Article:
County wolf tally growsMargie Bouchard was 5 years old when she ran across what she thought was a friendly dog outside her home in Brule in 1959. She’d been playing with her pet dog Peanuts, a Brittany spaniel, when the animal came out of the woods.
By: Emily Kram, Superior Telegram
Margie Bouchard was 5 years old when she ran across what she thought was a friendly dog outside her home in Brule in 1959. She’d been playing with her pet dog Peanuts, a Brittany spaniel, when the animal came out of the woods.
Unbeknownst to her, the “friendly dog” was actually a wolf.
“We could always hear wolves,” Bouchard said. She remembers her father telling her to listen to the nighttime howls as a child, but she’d never come face-to-face with a wolf before.
So when Bouchard spotted the animal outside her home, she walked over to engage the new playmate.
“I had a blanket that I carried around everywhere,” Bouchard said. “The wolf and I were playing tug-of-war with it.
“I didn’t know that it was a wolf I was playing with.”
A guest who had been staying at the Bouchard’s cabins spotted the wolf and alerted Bouchard’s mother. When 5-year-old Margie was called inside, she found her mother wringing her hands. Bouchard was puzzled when her father was called home from his job in Superior to deal with the wolf, which still lingered near the home.
“I didn’t really understand why they shot it,” Bouchard said. “I couldn’t understand what all the chaos was about.”
Adrian Wydeven, a DNR mammalian ecologist, said the behavior of the wolf that approach Bouchard was highly irregular.
He guessed the animal was sick or had been fed by humans before. It’s also possible, Wydeven said, that the wolf was a domesticated animal that escaped into the wild.
“By 1959, wolves were considered pretty rare in Wisconsin,” Wydeven said.
From 1865 until 1957, Wisconsin put a bounty on gray wolves that drove the population to near extinction. Less than 50 wolves were estimated to remain in the state in the 1950s, and by 1960 the species was considered extirpated.
The gray wolf was placed on the federal endangered species list in 1974, but the population remained low until the 1990s, when the Wisconsin DNR’s wolf recovery plan went into effect. The wolf population surpassed 200 in Wisconsin by the end of the decade, and in 2004 it exceeded the management goal of 350 wolves set by the DNR.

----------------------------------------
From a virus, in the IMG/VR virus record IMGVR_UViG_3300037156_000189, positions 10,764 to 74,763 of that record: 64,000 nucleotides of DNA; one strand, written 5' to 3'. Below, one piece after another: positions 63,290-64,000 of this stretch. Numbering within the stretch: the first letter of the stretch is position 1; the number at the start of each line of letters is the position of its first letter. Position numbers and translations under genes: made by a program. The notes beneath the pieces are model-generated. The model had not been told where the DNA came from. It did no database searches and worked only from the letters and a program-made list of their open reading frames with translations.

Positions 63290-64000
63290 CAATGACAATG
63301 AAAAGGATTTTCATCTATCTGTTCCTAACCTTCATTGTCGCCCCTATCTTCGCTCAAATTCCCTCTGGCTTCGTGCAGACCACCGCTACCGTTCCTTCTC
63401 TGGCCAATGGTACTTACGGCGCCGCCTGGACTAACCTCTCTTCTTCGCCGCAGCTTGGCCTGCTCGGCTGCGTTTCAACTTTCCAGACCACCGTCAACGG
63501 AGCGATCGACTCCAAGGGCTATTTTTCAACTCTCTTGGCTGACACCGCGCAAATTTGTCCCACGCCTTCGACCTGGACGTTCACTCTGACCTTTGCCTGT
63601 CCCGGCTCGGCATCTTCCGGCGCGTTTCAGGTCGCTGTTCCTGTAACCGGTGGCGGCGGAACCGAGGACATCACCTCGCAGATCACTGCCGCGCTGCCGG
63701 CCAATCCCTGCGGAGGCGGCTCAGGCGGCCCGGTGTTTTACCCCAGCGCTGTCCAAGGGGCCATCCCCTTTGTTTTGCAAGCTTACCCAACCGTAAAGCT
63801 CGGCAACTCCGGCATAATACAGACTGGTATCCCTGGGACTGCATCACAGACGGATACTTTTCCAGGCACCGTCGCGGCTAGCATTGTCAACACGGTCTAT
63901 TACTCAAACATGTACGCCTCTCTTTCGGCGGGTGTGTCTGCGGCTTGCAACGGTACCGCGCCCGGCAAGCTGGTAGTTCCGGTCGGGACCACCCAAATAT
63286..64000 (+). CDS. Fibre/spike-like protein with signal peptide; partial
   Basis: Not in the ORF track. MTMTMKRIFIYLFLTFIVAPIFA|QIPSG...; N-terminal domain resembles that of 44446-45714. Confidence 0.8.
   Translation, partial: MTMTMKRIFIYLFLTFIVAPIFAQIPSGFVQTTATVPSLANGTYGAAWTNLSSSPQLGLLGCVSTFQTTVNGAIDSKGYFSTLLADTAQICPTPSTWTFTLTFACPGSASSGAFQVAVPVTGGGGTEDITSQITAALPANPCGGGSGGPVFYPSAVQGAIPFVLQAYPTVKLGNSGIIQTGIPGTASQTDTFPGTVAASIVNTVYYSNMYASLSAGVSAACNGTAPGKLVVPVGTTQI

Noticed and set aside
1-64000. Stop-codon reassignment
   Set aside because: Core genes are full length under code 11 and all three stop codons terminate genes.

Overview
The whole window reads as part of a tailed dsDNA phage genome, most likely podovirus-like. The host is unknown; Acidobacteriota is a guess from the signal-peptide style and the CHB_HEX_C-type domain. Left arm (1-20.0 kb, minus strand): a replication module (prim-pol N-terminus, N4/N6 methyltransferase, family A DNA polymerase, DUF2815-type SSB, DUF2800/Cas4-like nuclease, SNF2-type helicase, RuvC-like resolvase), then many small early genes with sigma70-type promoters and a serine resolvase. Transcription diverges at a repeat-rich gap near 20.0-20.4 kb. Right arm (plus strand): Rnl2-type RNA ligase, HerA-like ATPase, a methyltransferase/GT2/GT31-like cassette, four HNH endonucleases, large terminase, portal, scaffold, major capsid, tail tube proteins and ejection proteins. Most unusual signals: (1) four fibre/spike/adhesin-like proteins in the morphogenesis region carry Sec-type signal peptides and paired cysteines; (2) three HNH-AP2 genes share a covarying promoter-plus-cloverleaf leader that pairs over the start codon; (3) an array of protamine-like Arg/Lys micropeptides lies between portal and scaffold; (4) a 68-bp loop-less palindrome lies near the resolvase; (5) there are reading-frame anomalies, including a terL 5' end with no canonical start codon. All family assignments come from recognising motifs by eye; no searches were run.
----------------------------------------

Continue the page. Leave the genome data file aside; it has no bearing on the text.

The DNR’s most recent winter count put the population at between 815 and 880 wolves.
The federal government delisted the gray wolf from the endangered species list in the Western Great Lakes Region earlier this year, and Wisconsin’s inaugural wolf hunting season began Oct. 15.
In the first 11 days of Wisconsin’s wolf season, hunters and trappers harvested 29 wolves. Ten of those wolves came from Zone 1, which covers northwestern Wisconsin. None came from Douglas County.
In the 13 days since, Douglas County has closed the gap and now leads all counties in wolves harvested with seven. Six of the eight wolves taken in Zone 1 since Oct. 29 have come from Douglas County.
Wydeven said hunters and trappers in Douglas County may not have felt the urgency to get into the woods for the first days of the hunt. The wolf population Douglas County is “traditionally high density,” Wydeven said.
DNR data from 2011 showed 26 packs claiming at least part of Douglas County in their territory. Douglas County also leads the state in the number of verified wolf depredations for 2012.
Another theory for the slow start is that trappers held off in the early days of the hunt to wait for wolves’ pelts to become thicker.
“That is the typical way trappers would operate,” Wydeven said. “They wait until the pelts are prime.”
Pelts usually reach top quality by mid- to late-November, Wydeven said. But looking at hunt data so far, the number of wolves taken in the first week — five in Zone 1 and 18 statewide — may have spurred trappers into the woods sooner.
Statewide, hunters killed 10 wolves in the opening week while trappers took eight. The ratio had shifted in favor of the trappers by week two, 14-6, and the gap grew in week three, 16-5.
All seven wolves harvested in Douglas County so far have been taken by trappers.
As of Wednesday, 64 wolves had been harvested statewide. The DNR has sold licenses to 825 resident and 6 non-residents.
Zone 1 is more than halfway to its quota of 32 wolves with 20 harvested. Zone 2, in the northeast, and Zone 5, in central Wisconsin, are also nearing their quotas of 20 and 23 wolves, respectively. Zone 2 hunters have taken 15 wolves, and Zone 5 hunters have taken 17.
Zone 4 has one wolf remaining before it reaches its quota of five, and Zones 3 and 6 — both with quotas of 18 wolves — have harvest totals in single digits.
Currently, all six zones remain open, but the DNR may close zones ahead of the Feb. 28 season end date if they reach quotas earlier.
“It’s going to be a very closely regulated harvest,” Wydeven said. “We certainly have no intention of pushing the wolf back to extirpation.”
Hunters should check the DNR website (www.dnr.wi.gov.) for the latest zone closure information or call the DNR telephone reporting system (1-855-299-9653).